Alessandro Masnaghetti has revolutionized the study of Piedmont’s most famous wines with his extraordinarily detailed books, mapping the crus, or MGAs (Menzioni Geografiche Aggiuntive), of Barolo and Barbaresco. Now, with Barolo MGA, Volume II, he’s delved even deeper into Barolo, tracing the zone’s origins and development. For readers interested in weather patterns, Masnaghetti has included detailed maps and data on harvest dates over the last decade, as well as a month-by-month accounting of annual rainfall averages going back to 2000. The historically inclined will appreciate the two stand-alone folded maps—one showing the Barolo crus as they existed in 1970 and the other showing the present-day MGAs, as well as the reproductions of some key documents related to the creation and modification of the Barolo zone. One of those documents is Guida Vinicola Per La Provincia di Cuneo (Wine Guide for Cuneo Province), from 1903, which profiles each wine-producing township in the province and includes everyday details like the names of the principal producers, coopers and even hoteliers, carters and drivers. This is a book for oenophiles who fetishize Barolo in the way that avid baseball fans scrutinize statistics like weighted on-base averages or strikeout-to-walk ratios. If you’re not quite in that category, or your interests lie more in the geology of the vineyards, you might prefer Barolo MGA, Volume I. It offers a wealth of information on the MGAs of each Barolo commune and the producers who work them; the revised and expanded second edition is due out this winter. The text of both volumes is in Italian and English, and you can purchase signed copies for $90 each at rarewineco.com. — Stephanie Johnson
Barolo MGA, Volumes I and II by Alessandro Masnaghetti, Enogea, Italy, 2018; $90 each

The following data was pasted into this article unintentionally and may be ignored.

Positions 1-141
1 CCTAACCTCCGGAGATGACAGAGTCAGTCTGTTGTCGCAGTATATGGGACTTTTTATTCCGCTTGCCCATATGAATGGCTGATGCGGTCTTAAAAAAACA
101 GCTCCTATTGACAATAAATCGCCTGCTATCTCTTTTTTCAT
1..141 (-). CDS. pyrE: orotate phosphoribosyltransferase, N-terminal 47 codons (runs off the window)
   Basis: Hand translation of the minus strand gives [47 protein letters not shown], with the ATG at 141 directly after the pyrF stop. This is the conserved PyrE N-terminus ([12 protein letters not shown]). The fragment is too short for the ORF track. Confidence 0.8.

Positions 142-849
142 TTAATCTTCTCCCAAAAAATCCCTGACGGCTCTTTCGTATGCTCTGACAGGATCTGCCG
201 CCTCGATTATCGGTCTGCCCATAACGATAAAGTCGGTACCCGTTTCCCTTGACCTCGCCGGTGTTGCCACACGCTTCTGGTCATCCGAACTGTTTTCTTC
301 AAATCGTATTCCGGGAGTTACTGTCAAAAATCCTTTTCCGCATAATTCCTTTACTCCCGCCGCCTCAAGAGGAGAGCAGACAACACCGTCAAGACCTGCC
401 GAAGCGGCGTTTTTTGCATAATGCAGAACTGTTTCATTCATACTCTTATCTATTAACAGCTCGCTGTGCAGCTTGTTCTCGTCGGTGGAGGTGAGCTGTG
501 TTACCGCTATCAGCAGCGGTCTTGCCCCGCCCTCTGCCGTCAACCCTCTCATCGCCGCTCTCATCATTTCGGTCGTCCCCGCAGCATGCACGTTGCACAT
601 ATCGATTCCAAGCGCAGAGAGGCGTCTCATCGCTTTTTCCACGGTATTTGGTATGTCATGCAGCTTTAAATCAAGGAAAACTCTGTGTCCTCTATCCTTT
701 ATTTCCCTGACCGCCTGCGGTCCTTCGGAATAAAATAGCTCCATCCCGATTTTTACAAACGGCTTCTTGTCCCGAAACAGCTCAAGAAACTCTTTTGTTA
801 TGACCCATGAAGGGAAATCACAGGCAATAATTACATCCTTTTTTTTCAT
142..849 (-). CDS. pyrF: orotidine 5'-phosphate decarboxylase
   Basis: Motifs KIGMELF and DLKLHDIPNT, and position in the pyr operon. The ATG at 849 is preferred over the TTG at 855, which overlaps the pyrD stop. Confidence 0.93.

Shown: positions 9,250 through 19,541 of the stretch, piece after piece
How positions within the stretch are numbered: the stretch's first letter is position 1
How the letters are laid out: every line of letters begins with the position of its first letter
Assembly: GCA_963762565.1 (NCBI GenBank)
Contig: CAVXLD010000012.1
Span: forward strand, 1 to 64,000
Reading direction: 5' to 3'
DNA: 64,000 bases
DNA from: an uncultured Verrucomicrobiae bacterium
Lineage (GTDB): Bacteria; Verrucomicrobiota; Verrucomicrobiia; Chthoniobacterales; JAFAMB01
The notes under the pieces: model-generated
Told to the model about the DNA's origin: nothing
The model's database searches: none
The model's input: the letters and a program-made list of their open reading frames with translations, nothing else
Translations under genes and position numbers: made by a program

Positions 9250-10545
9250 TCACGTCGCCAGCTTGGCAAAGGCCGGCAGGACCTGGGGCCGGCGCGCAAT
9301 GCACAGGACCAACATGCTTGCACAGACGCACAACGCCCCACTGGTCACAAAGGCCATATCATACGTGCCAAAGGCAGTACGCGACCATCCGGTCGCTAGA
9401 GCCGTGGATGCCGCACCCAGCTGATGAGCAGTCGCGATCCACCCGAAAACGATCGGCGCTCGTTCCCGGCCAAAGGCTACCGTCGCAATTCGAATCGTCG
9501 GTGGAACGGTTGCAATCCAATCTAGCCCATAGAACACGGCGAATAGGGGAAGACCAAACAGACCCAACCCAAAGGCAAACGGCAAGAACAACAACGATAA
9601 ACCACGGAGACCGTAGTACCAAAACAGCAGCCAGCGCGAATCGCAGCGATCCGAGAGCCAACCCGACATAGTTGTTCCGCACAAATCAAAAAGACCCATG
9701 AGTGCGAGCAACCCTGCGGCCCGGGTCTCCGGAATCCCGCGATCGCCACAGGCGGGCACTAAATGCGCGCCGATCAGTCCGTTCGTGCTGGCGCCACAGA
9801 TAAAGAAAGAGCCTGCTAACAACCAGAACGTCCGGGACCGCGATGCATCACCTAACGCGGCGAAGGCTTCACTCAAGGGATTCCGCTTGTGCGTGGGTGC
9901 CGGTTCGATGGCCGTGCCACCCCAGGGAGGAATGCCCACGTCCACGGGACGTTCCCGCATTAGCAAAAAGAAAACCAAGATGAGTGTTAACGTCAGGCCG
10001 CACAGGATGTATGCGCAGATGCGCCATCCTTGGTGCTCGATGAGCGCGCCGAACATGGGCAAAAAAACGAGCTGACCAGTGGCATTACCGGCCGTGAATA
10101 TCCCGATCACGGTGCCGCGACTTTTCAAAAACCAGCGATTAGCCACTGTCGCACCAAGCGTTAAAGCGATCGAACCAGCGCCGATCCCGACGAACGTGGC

Stories From Porto
As a traveler trying to get a handle on Portuguese cuisine, you might make the Mercado de Bolhão in Porto your first stop. Since 1839, the vast market has drawn farmers and cooks from all over Portugal to sell their wares, toting with them the foods and stories that connect marketgoers to Portugal’s past. In this book, Gabriella Opaz, an American living in Portugal, and Sonia Andresson, a Portuguese living in the US, raced against the clock to document the people and foods found in its storefronts, collecting stories and recipes before the market closed for renovations in 2017. While the city has opened a temporary market during the two-year renovation period, this book may be the closest you’ll ever get to experiencing the original. Through gorgeous photography and conversations with a vast array of characters, from sellers who’ve been working their stands since the age of three to the butchers who sate hungry shoppers with sandwiches stuffed with leitão (roast suckling pig), the spirit of an entire country comes through clearly. — tqthomas
Porto: Stories from Portugal’s Historic Bolhão Market by Gabriella Opaz and Sonia Andresson Nolasco; Surrey Books, 2018; $30
The Way of Whisky is more than a primer on Japan’s many bottlings; it’s an exploration of the culture and craftsmanship that birthed Japan’s whisky industry. Author Dave Broom, a whisky authority, traveled the country from north to south, observing the links between whisky and Japanese ideals of seasonality and mindfulness that contribute to its drinks; in the book, he details nine distilleries, from production practices to tasting notes on current bottlings, peppering in stories on papermaking, ceramics, glass and other crafts that are integral to the local whisky culture. Kohei Take brings it all together with his rustic and beautiful photography, culminating in a book that reminds us of the power of drink to illuminate place and culture. — rdelrocco
The Way of Whisky by Dave Broom; Mitchell Beazley, 2017; $50
is the former W&S Tasting Director turned freelance writer for the Vintner Project.
This story appears in the print issue of December 2018.
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